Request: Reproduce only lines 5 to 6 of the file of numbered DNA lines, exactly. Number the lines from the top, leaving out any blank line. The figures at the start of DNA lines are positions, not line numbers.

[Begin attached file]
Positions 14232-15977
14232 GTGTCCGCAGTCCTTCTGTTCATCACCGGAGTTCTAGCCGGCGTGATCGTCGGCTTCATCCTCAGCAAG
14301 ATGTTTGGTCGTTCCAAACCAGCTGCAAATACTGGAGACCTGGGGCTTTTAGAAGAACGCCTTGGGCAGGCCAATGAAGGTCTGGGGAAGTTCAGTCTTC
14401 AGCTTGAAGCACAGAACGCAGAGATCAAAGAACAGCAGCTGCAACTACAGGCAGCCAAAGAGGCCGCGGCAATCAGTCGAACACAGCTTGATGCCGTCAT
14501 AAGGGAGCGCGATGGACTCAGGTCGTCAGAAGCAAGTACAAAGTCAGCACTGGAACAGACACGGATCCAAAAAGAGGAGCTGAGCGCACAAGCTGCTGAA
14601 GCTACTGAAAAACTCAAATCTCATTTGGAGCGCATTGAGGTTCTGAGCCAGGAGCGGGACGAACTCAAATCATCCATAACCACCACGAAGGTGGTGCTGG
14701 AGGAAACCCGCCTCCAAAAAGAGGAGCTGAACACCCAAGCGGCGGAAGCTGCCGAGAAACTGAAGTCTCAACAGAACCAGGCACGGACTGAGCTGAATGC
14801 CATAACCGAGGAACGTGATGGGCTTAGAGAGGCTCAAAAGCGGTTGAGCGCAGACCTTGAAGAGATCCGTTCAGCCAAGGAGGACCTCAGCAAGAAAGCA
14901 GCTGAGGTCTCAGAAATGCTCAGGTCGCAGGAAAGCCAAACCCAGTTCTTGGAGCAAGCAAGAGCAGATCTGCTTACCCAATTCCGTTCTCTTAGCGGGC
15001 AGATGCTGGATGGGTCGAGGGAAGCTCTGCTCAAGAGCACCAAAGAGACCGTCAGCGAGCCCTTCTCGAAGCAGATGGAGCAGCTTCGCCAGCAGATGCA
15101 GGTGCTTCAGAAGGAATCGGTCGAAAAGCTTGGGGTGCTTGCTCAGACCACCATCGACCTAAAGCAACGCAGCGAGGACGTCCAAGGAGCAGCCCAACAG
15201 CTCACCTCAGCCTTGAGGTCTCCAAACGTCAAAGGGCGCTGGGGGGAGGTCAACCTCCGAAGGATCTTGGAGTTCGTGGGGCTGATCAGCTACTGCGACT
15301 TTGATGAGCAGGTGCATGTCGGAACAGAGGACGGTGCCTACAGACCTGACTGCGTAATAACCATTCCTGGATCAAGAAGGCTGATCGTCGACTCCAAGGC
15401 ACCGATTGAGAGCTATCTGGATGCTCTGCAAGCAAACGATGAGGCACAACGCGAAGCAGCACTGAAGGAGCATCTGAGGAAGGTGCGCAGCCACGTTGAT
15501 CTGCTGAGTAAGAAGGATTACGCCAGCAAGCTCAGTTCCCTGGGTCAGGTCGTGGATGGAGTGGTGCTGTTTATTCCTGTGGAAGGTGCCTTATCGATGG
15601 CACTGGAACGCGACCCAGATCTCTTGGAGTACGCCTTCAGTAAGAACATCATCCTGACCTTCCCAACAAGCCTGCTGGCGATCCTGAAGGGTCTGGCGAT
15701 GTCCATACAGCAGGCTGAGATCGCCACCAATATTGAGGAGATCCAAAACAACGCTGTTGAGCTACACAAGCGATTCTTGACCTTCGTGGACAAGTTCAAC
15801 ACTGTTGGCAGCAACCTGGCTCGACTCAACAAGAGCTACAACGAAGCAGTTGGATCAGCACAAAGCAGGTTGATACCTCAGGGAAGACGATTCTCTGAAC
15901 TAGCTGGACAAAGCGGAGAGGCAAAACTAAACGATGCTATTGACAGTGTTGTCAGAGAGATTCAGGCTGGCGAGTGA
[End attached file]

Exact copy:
14501 AAGGGAGCGCGATGGACTCAGGTCGTCAGAAGCAAGTACAAAGTCAGCACTGGAACAGACACGGATCCAAAAAGAGGAGCTGAGCGCACAAGCTGCTGAA
14601 GCTACTGAAAAACTCAAATCTCATTTGGAGCGCATTGAGGTTCTGAGCCAGGAGCGGGACGAACTCAAATCATCCATAACCACCACGAAGGTGGTGCTGG